Something else to consider when thinking about whether to apply for the Sapphire Preferred is Chase’s 5/24 rule. Even if you meet the above requirements to be eligible for this bonus, you’ll still need to fall under Chase’s infamous (though unpublished) 5/24 rule. If you’ve opened five or more new personal credit card accounts (including authorized user accounts and some business accounts) across all issuers in the past two years, Chase is almost certainly going to deny your application.
You may be able to have Chase not count authorized user accounts against your max of five new accounts in the last two years if you call in after you are denied, but it’s not going to be an automatic approval.
Related: How to calculate your 5/24 standing
Canceling to reapply
Chase recommends current cardholders looking to make a switch to request to change products, but that will exempt you from earning this amazing 80,000-point bonus. However, there is another option for some cardholders — you can theoretically cancel your current Chase Sapphire card and reapply for the Chase Sapphire Preferred.
But know that Chase frowns on this behavior of chasing bonuses, and you do risk taking a small hit to your credit when you cancel a card, especially if it’s one that you’ve had for a long time.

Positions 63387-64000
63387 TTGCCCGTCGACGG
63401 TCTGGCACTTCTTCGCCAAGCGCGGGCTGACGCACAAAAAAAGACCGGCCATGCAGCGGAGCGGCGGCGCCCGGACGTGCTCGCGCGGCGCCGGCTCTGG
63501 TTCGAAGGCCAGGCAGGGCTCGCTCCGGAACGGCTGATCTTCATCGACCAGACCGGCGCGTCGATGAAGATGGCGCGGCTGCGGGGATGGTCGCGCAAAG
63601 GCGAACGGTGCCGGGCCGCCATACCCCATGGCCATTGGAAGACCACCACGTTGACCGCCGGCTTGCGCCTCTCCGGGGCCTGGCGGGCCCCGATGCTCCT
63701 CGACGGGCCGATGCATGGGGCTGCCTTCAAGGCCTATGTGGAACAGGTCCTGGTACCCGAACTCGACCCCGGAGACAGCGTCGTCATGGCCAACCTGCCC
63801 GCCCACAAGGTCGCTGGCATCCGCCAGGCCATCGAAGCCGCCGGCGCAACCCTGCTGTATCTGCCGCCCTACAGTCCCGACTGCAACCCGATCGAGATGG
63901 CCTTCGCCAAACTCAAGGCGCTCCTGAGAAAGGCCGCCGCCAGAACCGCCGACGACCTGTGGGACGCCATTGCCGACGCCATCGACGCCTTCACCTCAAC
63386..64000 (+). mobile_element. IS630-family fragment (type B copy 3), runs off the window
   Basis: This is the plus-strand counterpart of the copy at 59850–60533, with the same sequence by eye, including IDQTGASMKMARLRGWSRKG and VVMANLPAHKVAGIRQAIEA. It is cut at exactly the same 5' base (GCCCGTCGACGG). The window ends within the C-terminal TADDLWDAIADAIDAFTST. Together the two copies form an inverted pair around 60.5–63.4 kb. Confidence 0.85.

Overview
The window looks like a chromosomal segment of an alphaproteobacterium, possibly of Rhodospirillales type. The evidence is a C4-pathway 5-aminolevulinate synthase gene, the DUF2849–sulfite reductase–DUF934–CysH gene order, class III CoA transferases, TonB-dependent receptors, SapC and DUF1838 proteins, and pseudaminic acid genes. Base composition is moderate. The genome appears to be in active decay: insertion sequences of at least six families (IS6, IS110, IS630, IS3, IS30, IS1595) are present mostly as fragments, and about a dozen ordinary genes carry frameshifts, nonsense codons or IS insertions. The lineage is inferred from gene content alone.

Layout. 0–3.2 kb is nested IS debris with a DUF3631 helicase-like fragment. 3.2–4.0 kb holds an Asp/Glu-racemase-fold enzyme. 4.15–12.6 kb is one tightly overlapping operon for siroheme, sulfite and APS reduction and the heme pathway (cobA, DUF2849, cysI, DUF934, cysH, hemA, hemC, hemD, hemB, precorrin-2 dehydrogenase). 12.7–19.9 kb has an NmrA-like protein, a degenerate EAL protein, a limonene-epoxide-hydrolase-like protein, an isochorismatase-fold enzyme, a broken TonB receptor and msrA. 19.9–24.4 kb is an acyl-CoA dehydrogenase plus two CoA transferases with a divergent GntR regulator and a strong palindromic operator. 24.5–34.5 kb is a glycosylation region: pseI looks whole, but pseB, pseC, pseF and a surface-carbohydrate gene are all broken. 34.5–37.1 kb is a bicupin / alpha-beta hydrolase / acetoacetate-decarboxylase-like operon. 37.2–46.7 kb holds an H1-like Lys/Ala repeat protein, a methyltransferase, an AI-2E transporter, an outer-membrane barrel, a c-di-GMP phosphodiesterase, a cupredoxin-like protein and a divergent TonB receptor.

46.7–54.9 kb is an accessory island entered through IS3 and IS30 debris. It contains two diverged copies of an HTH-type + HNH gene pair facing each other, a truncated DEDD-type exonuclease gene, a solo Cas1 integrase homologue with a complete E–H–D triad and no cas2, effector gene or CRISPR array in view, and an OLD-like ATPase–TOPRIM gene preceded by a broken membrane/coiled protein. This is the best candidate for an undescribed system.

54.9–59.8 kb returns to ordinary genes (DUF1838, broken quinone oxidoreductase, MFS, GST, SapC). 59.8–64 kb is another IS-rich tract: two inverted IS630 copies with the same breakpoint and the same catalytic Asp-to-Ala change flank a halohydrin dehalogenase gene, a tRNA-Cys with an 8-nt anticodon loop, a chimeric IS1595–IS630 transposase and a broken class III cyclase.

If you go that route, you’ll need to make sure that you can earn the bonus otherwise (meaning you’ll need to be under 5/24, and it needs to have been at least 48 months since your most recent Sapphire sign-up bonus hit your account). For example, I currently have the Chase Sapphire Preferred, which I applied for almost three years ago. Even if I canceled my card tomorrow to re-apply for this larger bonus, I’d be ineligible because it’s not been 48 months since I earned my original Chase Sapphire Preferred sign-up bonus.
Keep in mind that just because you hold the card (or a different Sapphire card) now, does not mean Chase would automatically approve your application should you cancel and try to reapply. A number of factors go into an approval, and those can change at Chase’s discretion. Going this route is a risk, but for some, the potential reward may be worth it.
Elevated sign-up bonuses this high on the Chase Sapphire cards are rare, so those who are able should definitely seriously consider applying for Chase’s current 80,000-point sign-up bonus with the $50 grocery statement credit.
Even if you know you’ll eventually want to upgrade to the Chase Sapphire Reserve (which currently also has an elevated sign-up bonus of 60,000 points after you spend $4,000 on purchases in the first three months of account opening), the Chase Sapphire Preferred offers the much larger welcome bonus. If you’re eligible, it would make a lot of sense to sign up for the Preferred now and then upgrade to the Chase Sapphire Reserve after a year of card membership if you want those additional perks.
Apply for the Chase Sapphire Preferred with its 80,000-point sign-up bonus or check out TPG’s Chase Sapphire Preferred review for more details.
Featured image by Isabelle Raphael / The Points Guy.
Welcome to The Points Guy!